And if you don't bomb the home planet: just played an ai where I wiped out the home planets entire infrastructure while the ai was distracted fighting some ice planet of mine elsewhere
It seems that whoever programmed this AI: 1) Didn't build the AI to be adaptable or 2) Built the AI to be adaptable, but failed to throw in a module for pirate base destruction. or 3) Made a stupid, scripted AI, that isn't adaptable, isn't modulated because its scripted, and failed to throw in a script for pirate base destruction.
I think 3) is the situation in most cases (though I haven't played enough sin games to be sure it's the case here), and it torques me off. Programming an AI is challenging, fun, and potentially elegant, and any programmer who settles for a script instead of something that can learn and adapt either doesn't have the time to do so, or is just simply unimaginative.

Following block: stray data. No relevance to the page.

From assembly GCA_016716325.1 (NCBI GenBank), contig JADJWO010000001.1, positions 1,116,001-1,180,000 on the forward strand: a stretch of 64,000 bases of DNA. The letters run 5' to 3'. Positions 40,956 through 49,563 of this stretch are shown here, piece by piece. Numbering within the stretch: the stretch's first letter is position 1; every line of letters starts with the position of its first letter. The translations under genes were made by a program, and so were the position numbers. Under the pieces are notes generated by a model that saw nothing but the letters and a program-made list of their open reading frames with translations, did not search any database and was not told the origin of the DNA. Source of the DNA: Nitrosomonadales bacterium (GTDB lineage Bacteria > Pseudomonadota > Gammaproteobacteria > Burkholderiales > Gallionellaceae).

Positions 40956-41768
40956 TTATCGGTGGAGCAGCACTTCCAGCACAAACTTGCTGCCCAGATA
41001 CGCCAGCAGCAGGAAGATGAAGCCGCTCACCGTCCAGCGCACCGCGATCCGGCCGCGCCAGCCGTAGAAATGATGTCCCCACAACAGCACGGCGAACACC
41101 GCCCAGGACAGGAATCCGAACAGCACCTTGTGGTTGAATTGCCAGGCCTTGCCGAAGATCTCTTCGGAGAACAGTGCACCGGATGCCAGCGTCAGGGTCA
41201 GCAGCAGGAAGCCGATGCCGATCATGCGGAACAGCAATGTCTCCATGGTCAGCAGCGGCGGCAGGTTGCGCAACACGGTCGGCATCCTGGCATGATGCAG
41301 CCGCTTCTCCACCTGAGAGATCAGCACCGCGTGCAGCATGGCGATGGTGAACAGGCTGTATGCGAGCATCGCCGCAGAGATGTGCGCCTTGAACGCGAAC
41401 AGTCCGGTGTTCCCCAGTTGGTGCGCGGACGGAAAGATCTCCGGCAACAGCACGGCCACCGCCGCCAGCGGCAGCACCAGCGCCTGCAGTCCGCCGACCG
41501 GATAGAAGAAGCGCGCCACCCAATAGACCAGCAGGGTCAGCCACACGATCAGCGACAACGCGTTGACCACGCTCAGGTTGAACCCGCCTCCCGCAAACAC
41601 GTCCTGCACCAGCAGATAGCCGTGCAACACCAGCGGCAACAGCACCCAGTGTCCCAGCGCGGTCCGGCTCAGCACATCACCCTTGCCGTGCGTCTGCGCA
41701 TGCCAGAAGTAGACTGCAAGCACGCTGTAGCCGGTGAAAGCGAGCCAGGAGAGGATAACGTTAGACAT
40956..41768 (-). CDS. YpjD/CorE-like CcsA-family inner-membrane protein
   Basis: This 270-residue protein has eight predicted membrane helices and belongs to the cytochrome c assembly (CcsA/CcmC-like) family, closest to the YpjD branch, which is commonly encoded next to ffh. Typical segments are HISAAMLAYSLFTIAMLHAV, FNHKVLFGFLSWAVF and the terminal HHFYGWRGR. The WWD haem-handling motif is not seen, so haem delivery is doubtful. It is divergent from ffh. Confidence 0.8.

Note: Not sure if the adaptable AI is possible to build without a good understanding of object oriented programming, and a mathematical foundation in linear algebra and probability. The oop is needed to build complex code, and to get away from scripted behavior. The foundation in linear algebra is useful to thoroughly analyze economic data as well as defensive and offensive data for pivot points. And probability is useful for building a probabilistic model or memory for adaptability (though creativity will do just as well here).
As a further note: Linear algebra could be a good method to analyze a game before it even ships for balance issues. Just find those pivot points, and you've found the crux points upon which the game hangs.